Following suit in the grinder category, Mahlkönig pretty much mopped the floor with the competition. 19 of the 35 grinders mentioned were from Mahlkönig; with the three Ditting grinders, a total 22 belong to the Hemro Group. Mazzer and Nuova Simonelli came in second and third with seven and four, respectively.
The EK43 alone accounted for 11 total grinders, and with the release of the all-new Omnia, the EK dominance is only going to increase next year. And it wasn’t the only Mahlkönig to top the list. The E65S and E80S took second and fourth with five and three units, respectively. Nuova Simonelli’s Mythos took third with four, and the Mazzer Robur tying the E80S just missing the podium.
The more things change, the more they stay the same. Many of the trends we’ve seen in previous years continue. We’re seeing more cafes exist outside the traditional context: in vans and trucks and carts, inside multiple-use spaces like natural wine bars and dog cafes. The focus on community remains and for some cafes has codified as veritable outreach programs and communal spaces.
2023 has also shown that, for coffee shop owners, sustainability is not one grand gesture but a multi-faceted collection of smaller actions. For every cafe running on solar panels (and there were a few), there are multiple cafes focusing on upcycling and composting and limiting single use wares. Folks are buying local and turning to eco-friendly alt milks as the primary option. Coffee shops are selecting their equipment based on energy usage. For many cafe owners, sustainability comes in the form of relationships, in who they buy coffee from as well as how they retain employees via wages.
Still, there are predictions to be gleaned from the 2023 class of the Build-Outs of Coffee, but it is less of a what and more of a where. Last year, we boldly claimed that the coffee shop was ripe for disruption. Not in the tech bro, reinventing-a-wheel-that-doesn’t-need-reinvention sense of the word, but in the sense that specialty coffee for the past few years has been coalescing around the same ideas: a shift away from a gear focus and onto repeatability, sustainability, and community. None of these are bad things, mind you. But as trends so often go, once everyone is doing it, something new comes along to change everything.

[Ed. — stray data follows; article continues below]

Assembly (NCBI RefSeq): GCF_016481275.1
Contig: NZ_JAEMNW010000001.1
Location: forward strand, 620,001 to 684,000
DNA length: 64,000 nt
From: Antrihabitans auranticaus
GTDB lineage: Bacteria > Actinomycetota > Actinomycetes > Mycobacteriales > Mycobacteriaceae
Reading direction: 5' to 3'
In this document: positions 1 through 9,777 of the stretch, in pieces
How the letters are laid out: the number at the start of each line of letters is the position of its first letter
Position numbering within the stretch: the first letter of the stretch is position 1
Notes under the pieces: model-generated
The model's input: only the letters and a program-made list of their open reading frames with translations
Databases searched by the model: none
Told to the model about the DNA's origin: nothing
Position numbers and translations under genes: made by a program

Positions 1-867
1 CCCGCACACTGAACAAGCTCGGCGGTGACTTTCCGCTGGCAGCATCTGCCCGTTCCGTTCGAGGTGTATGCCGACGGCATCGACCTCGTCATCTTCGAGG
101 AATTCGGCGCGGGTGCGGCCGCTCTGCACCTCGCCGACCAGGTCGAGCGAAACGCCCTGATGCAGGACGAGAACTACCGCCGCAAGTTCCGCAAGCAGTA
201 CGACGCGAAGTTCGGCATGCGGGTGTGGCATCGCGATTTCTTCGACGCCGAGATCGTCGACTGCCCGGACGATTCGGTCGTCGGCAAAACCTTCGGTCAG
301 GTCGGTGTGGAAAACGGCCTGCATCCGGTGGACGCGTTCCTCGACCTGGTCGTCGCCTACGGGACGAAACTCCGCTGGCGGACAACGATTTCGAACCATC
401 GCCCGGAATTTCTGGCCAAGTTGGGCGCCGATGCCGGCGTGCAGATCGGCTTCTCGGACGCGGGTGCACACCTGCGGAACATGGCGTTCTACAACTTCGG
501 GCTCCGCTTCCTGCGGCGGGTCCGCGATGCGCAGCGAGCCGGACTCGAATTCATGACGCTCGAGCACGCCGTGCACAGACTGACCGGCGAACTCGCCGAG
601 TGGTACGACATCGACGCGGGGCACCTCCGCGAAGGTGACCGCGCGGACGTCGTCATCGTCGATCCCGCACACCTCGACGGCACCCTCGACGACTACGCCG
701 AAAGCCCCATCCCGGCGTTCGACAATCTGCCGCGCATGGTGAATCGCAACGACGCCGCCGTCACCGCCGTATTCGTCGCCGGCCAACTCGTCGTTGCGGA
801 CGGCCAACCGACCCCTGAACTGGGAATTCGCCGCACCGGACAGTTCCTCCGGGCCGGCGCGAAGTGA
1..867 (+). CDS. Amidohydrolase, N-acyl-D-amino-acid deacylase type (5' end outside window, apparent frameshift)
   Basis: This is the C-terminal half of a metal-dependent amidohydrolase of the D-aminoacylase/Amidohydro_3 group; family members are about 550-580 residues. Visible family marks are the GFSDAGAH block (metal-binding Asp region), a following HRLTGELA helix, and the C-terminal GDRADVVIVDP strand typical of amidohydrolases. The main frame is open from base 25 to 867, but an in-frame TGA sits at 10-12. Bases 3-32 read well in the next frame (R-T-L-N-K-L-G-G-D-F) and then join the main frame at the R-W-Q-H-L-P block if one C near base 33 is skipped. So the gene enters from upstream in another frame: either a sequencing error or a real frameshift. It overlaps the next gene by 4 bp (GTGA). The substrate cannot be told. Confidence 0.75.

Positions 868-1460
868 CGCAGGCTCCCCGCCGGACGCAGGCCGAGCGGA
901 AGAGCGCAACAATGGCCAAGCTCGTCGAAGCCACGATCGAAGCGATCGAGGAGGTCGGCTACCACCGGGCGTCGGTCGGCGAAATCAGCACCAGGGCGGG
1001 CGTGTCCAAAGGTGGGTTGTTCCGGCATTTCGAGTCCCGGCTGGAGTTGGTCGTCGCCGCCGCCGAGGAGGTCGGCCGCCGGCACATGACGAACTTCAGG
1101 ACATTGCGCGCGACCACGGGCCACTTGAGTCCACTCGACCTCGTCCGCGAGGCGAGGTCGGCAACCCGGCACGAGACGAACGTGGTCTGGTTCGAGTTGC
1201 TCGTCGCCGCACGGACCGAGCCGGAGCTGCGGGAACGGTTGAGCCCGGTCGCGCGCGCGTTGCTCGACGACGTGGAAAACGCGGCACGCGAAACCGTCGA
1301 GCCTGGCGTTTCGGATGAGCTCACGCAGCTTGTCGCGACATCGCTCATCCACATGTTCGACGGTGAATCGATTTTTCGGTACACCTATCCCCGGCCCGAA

And while we’re not really sure what that something is, we have a pretty good idea where to look for it. This year’s Builds, for the first time since the pandemic started, featured more first-time cafes than second locations, and this is where the innovation is most likely to happen. For the most part, brands with multiple outposts focus primarily on consistency across locations; it’s about repeating the experience that made them successful. It’s a good strategy, but it isn’t quite the breeding ground for wild new ideas. First-location cafes, on the other hand, that’s where you’re more likely to see a few chances being taken. New owners don’t necessarily have a blueprint that they adhere to and may take some big swings. They might whiff more often than not, but it only takes one to go yard for the entire game to change. The more first-time cafes, the more opportunities to take a big cut.